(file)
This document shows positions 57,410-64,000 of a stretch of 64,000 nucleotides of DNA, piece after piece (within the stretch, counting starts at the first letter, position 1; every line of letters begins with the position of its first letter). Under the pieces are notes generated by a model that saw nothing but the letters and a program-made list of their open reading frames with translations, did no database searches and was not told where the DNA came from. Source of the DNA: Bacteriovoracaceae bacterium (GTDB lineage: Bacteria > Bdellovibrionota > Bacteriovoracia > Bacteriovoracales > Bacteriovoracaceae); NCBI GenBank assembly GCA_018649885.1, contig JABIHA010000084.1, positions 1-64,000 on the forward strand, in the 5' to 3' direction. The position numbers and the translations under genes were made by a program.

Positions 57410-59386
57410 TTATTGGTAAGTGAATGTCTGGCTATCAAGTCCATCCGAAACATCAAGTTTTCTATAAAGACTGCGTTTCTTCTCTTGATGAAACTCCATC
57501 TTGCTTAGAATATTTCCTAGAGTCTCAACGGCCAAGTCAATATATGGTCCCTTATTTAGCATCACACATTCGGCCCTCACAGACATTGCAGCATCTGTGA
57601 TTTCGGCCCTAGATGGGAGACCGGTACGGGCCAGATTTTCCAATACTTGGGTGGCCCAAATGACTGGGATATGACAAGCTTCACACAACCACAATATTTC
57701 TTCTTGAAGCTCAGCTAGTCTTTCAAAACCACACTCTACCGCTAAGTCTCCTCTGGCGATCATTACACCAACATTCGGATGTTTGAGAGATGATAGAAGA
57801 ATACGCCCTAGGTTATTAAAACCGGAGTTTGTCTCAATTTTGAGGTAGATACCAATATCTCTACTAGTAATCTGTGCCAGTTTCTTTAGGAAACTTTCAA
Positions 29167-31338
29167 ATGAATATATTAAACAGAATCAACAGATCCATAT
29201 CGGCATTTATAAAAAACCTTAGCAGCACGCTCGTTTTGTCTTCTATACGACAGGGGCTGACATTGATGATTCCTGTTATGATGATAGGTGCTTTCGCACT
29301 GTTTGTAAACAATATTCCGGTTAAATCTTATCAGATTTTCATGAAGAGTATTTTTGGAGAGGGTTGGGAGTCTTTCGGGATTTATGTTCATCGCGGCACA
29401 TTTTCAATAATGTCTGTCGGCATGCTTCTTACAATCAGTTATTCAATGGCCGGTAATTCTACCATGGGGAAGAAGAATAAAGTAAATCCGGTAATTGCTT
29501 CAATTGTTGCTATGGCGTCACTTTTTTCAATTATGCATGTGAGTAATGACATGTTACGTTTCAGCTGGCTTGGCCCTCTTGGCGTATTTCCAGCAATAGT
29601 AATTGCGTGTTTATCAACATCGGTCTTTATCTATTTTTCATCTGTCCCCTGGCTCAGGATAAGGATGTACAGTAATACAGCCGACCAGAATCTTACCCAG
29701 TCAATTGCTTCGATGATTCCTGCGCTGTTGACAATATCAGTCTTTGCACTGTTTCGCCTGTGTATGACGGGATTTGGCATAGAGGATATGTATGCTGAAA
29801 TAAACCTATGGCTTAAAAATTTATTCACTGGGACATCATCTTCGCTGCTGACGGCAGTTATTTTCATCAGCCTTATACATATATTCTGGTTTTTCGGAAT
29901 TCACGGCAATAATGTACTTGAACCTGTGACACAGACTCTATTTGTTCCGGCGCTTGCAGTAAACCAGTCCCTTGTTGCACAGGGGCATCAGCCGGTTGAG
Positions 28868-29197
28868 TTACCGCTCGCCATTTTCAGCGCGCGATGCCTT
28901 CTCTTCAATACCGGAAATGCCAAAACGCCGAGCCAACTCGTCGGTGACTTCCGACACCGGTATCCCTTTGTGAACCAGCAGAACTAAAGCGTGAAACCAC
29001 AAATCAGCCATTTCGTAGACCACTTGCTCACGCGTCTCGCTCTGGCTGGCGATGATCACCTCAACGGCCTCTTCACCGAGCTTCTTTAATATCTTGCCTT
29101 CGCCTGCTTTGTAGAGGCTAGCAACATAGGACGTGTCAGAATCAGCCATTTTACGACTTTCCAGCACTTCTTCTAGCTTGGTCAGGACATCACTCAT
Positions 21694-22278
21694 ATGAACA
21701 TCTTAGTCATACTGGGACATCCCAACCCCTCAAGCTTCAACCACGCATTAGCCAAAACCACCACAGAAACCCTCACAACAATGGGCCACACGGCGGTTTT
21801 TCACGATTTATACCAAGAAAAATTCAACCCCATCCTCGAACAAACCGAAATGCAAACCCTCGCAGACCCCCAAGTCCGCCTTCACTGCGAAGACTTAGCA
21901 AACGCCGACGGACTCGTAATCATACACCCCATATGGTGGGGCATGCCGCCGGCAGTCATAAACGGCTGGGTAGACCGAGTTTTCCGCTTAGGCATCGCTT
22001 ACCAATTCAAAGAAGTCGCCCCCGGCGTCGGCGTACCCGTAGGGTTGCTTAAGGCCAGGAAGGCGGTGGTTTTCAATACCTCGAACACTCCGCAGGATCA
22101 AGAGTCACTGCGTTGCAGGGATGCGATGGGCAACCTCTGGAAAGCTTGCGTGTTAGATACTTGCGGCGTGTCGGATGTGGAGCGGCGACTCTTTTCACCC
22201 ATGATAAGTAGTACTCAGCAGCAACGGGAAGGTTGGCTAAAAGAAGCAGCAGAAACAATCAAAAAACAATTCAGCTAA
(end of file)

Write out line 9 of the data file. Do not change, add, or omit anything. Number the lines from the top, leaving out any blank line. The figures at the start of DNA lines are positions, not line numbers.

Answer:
29167 ATGAATATATTAAACAGAATCAACAGATCCATAT